12 FEBRUARY 2018
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The Virgin branded East Coast line, owned 90% by Stagecoach and 10% Virgin Group is rapidly becoming an embarrassment for the Government. Paul Hickman, analyst at Edison Investment Research offers his explanation. New trains are on their way too, further adding to the complications:
“One of the complications for commercial rail operators is having to contend with the government’s PR machine. The immediate background to Chris Grayling’s Commons statement on 5 February is that the government has allowed Stagecoach to end its East Coast franchise three months early while allowing it to remain as part of the existing franchise for the West Coast. The slightly wider background is that government wants to significantly redefine the relationship by 2020 as a ‘public-private partnership’ that will hopefully avoid the overbid-and-bust cycle typical of the current arrangement. However, given the political sensitivity with accusations of a "bail-out" from former transport minister Lord Adonis, the early ending of the franchise does need to be accompanied by the ritual humiliation of the operator.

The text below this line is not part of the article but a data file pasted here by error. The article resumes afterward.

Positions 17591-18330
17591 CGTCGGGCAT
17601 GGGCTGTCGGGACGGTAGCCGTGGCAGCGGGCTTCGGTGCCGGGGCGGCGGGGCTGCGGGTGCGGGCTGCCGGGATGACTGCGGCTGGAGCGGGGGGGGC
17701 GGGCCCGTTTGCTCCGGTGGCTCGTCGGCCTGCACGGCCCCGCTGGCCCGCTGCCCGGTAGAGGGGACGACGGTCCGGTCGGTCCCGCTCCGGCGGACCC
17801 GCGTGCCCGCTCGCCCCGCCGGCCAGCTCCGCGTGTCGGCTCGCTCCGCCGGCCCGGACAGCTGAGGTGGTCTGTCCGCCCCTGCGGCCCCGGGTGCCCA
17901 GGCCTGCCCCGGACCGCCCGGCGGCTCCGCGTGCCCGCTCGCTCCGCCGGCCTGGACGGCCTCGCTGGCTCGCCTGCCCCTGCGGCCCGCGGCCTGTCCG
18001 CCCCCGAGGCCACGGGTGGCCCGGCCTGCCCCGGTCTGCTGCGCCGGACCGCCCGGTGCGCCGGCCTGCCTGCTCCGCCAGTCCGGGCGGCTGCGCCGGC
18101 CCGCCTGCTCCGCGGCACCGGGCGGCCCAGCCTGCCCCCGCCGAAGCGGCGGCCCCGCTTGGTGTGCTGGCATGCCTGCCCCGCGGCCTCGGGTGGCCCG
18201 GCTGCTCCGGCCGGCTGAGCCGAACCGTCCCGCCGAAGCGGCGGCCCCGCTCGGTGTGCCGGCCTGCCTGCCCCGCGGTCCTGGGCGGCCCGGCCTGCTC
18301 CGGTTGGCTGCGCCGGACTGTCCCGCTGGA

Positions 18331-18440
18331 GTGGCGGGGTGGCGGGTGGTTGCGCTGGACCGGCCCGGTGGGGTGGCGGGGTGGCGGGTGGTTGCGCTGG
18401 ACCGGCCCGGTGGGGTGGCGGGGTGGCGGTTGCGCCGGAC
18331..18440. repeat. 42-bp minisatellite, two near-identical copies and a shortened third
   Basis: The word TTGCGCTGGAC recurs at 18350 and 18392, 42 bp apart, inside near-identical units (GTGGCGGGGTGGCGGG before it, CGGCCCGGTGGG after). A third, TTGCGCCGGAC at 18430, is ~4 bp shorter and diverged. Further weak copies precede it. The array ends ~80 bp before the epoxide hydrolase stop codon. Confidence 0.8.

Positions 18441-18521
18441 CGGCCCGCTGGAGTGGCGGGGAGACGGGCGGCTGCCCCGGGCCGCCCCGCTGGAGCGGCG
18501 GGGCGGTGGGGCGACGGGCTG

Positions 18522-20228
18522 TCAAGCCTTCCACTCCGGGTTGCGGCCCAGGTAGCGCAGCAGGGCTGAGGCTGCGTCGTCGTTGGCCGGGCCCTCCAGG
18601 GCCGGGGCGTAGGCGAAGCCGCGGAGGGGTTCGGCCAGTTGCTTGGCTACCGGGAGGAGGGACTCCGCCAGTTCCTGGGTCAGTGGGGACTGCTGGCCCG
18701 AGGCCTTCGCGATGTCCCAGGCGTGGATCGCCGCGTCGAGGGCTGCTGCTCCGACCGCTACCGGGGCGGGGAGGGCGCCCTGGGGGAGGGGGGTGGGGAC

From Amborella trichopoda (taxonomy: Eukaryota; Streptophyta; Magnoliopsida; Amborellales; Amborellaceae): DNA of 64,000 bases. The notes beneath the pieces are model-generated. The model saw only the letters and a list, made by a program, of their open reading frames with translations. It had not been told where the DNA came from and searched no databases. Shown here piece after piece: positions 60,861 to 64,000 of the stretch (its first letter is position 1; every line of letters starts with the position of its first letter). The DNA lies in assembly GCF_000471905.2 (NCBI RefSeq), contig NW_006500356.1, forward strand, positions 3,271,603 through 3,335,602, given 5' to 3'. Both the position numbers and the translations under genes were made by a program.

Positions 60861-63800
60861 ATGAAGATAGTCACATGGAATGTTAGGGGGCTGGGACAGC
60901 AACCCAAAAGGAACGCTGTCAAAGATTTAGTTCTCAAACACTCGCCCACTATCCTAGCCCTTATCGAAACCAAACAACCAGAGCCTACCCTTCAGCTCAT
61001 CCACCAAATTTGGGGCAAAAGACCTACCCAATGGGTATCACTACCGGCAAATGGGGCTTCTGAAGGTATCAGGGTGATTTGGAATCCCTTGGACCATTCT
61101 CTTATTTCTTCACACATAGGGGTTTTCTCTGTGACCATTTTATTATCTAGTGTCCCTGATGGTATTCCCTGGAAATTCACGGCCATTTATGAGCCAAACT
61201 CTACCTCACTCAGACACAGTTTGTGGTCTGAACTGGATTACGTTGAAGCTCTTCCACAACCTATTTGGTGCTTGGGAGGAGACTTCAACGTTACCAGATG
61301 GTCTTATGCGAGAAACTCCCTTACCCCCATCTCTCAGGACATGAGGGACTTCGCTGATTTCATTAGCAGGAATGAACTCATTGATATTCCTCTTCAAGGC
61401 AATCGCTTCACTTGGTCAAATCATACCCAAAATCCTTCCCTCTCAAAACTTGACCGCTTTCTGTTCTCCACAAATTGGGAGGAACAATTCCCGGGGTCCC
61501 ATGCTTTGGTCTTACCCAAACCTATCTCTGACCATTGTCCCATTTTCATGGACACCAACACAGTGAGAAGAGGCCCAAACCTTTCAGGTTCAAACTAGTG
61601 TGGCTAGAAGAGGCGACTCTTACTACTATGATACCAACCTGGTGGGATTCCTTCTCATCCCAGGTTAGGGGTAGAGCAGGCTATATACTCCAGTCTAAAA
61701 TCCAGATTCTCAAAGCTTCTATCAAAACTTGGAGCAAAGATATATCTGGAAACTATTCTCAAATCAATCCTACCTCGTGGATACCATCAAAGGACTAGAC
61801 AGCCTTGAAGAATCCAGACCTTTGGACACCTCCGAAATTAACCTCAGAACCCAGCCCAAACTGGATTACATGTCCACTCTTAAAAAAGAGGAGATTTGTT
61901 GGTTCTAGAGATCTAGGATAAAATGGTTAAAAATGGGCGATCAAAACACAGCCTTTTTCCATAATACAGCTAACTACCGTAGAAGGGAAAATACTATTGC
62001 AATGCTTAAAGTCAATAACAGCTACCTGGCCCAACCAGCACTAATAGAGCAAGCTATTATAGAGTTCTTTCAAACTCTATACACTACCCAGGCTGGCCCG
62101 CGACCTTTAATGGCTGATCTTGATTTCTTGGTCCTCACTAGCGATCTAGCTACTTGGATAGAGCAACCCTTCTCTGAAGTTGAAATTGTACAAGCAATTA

Arguably all that has happened now is that history has repeated itself. In 2007, GNER lost the East Coast franchise two years into a renewed contract, having overbid. In November 2009 National Express lost the franchise when it refused to provide additional financial support, leading to its renationalisation until 2015. According to Stagecoach the problems that the current franchise has run into reflect both the reduction in passenger volume growth since it was bid in 2015, as well as a notable failure of Network Rail to provide infrastructure improvements as envisaged at the outset.
The proposition that Stagecoach has “run out of money” is simplistic to say the least. At interim results in December, Stagecoach maintained its forecast guidance of the year which is a consensus forecast of £136m at pre-tax level. Its balance sheet gearing was a modest 23%, none of which relates to the rail business. But the minister’s words are a paraphrase for the fact that Stagecoach will not commit to pay beyond the £165m loan it made as part of its joint venture franchise with Virgin. Whether further payments linked to a performance bond and a potential claim on residual net assets totalling £94m become payable over time is under “discussion”. To put it in proportion, that amount is 16p per Stagecoach share, which is pretty much what the share price fell by after Mr Grayling’s announcement.”
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